Coronavirus

CDC COVID-19 Global Response

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Response Program Overview

Global health security investments and decades of global cooperation and support to control HIV, TB, and malaria, eradicate polio, prepare for influenza and other pandemic diseases have built strong foundations upon which to attack the coronavirus pandemic. CDC is supporting prevention, preparedness, and response efforts globally, in partnership with public health agencies, health ministry counterparts, and multilateral and non-governmental organizations worldwide.

CDC’s activities are designed to enhance COVID-19 response capabilities and simultaneously continue to build longer-term, sustainable capacity for response to highly communicable diseases in the future.

CDC is leveraging existing preparedness and capacity investments and redirecting appropriate resources to ensure quick access to response funds at post. Examples of CDC COVID-19 response activities to date include:

  • Training in infection prevention and control (IPC): In Vietnam, CDC is supporting training on IPC, including collection and testing for laboratory and hospital staff at national hospitals and provincial hospitals in more than 30 provinces.
  • Support response coordination: In Sierra Leone, CDC has supported adaptation of a system for electronic data capture in the field (case investigation, contact monitoring, etc.) and created virtual meeting rooms.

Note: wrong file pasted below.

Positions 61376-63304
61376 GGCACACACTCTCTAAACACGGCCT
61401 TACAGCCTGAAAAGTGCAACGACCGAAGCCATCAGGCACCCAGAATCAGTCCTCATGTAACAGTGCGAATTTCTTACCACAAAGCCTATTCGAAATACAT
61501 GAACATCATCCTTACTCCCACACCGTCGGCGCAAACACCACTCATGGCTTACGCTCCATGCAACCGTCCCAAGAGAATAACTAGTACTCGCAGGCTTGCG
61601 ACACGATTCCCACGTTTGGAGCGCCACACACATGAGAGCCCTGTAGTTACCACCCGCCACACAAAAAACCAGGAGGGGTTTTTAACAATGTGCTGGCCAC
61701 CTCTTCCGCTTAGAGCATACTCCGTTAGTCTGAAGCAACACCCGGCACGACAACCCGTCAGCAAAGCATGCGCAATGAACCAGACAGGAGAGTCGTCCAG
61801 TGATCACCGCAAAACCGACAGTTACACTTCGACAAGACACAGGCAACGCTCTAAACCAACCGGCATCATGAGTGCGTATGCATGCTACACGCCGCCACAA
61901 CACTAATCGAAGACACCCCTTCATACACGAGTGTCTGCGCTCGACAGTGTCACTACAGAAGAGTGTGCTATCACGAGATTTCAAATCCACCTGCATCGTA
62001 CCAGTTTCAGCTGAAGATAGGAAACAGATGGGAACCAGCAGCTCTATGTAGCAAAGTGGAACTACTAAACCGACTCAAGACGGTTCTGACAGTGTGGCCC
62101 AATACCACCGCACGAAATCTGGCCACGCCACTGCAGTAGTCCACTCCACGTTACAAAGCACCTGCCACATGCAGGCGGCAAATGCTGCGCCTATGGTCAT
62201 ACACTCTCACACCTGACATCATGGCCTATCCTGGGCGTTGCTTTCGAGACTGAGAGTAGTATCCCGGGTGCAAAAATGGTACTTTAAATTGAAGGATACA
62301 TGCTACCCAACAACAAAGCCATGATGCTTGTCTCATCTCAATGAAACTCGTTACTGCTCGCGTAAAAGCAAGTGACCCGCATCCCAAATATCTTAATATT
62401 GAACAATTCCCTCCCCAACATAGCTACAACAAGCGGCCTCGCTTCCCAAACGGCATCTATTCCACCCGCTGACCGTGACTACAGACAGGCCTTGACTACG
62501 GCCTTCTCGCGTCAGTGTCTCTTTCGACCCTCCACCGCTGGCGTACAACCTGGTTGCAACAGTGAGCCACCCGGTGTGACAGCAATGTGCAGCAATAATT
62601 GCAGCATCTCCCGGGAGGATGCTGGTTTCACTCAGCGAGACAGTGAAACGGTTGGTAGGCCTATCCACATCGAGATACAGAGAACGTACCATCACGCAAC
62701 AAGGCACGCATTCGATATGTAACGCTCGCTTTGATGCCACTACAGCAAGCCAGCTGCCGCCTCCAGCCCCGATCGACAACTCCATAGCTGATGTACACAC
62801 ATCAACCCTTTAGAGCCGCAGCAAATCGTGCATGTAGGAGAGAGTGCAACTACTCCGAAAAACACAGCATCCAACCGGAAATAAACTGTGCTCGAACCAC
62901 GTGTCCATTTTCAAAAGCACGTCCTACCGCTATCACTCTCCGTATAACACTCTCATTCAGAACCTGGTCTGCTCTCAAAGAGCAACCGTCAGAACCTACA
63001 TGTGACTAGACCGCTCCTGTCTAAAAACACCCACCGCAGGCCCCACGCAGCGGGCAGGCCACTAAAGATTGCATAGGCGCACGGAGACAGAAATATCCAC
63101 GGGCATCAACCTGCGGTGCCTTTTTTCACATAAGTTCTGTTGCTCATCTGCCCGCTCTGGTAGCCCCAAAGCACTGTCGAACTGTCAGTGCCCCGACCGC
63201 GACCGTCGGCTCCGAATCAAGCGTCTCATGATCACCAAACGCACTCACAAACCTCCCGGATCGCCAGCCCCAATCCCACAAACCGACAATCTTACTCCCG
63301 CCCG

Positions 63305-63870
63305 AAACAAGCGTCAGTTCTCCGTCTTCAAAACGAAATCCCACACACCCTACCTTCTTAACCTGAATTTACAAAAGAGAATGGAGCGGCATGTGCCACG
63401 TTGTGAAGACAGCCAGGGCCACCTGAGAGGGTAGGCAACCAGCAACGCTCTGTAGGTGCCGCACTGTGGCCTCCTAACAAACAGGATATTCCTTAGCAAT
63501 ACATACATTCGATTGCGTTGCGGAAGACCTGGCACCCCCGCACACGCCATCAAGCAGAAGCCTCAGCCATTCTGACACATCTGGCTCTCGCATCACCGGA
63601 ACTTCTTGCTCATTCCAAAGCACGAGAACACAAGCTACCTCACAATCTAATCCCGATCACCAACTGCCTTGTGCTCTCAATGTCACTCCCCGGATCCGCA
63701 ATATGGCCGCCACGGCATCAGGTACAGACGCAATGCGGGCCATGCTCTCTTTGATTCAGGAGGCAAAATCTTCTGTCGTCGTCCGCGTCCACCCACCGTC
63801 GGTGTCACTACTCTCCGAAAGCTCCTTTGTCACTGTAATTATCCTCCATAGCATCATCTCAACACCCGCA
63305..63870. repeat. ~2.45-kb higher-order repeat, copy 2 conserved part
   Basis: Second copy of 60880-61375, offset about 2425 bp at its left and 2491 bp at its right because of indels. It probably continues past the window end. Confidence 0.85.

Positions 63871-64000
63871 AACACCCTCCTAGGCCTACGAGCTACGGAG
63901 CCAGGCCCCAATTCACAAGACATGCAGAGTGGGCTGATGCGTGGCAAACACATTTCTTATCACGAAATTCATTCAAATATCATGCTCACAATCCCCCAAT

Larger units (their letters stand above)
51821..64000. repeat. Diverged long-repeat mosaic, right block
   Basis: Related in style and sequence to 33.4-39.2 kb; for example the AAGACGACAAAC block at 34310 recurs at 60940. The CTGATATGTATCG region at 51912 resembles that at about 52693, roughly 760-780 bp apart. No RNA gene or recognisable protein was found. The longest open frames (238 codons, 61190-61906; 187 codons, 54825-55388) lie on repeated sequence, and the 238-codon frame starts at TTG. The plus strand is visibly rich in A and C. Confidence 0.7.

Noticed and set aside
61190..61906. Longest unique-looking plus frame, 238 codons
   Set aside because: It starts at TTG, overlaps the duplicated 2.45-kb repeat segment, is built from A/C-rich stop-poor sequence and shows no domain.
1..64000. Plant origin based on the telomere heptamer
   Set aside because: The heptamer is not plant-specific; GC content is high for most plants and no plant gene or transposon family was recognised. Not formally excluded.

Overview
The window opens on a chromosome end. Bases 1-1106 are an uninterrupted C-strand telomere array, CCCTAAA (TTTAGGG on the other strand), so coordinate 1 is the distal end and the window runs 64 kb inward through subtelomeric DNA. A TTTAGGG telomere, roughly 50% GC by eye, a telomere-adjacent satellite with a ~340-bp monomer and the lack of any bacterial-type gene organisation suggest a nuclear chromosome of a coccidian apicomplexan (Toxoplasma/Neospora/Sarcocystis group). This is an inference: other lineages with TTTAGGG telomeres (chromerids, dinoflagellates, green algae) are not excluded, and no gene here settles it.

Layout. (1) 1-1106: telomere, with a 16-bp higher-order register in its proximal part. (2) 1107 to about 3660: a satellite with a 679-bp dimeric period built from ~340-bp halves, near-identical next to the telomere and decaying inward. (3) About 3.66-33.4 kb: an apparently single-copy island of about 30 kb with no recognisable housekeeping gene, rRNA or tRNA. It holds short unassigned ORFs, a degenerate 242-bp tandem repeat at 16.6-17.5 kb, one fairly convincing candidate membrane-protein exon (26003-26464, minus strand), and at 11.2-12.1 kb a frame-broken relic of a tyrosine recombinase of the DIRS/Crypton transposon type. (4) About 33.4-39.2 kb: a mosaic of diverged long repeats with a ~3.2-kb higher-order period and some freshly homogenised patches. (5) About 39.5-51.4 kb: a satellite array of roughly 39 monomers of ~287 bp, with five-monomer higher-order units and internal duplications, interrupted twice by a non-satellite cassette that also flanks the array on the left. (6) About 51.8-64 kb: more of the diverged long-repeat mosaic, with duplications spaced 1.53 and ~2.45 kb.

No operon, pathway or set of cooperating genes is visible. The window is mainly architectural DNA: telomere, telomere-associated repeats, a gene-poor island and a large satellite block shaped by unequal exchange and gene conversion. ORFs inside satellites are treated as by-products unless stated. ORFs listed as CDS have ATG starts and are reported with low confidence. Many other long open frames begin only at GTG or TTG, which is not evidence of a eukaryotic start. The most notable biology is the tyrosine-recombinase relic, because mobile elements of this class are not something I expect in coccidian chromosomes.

• Support epidemiologic response: In Zambia, CDC supported investigation and contact tracing for cases.
  • Support for laboratory testing: In Malawi, CDC provided technical support for setting up a COVID-19 testing lab, helped to identify CDC-supported HIV labs for additional COVID-19 testing, and developed a 3-day training course on biosafety standards.
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CDC is constantly monitoring the COVID-19 pandemic and directing response resources based on changing epidemiology, response requirements, and opportunities to learn more about the virus.  Additionally, global COVID-19 response funding may be allocated to address gaps and needs in field operations, as they continue to become apparent.

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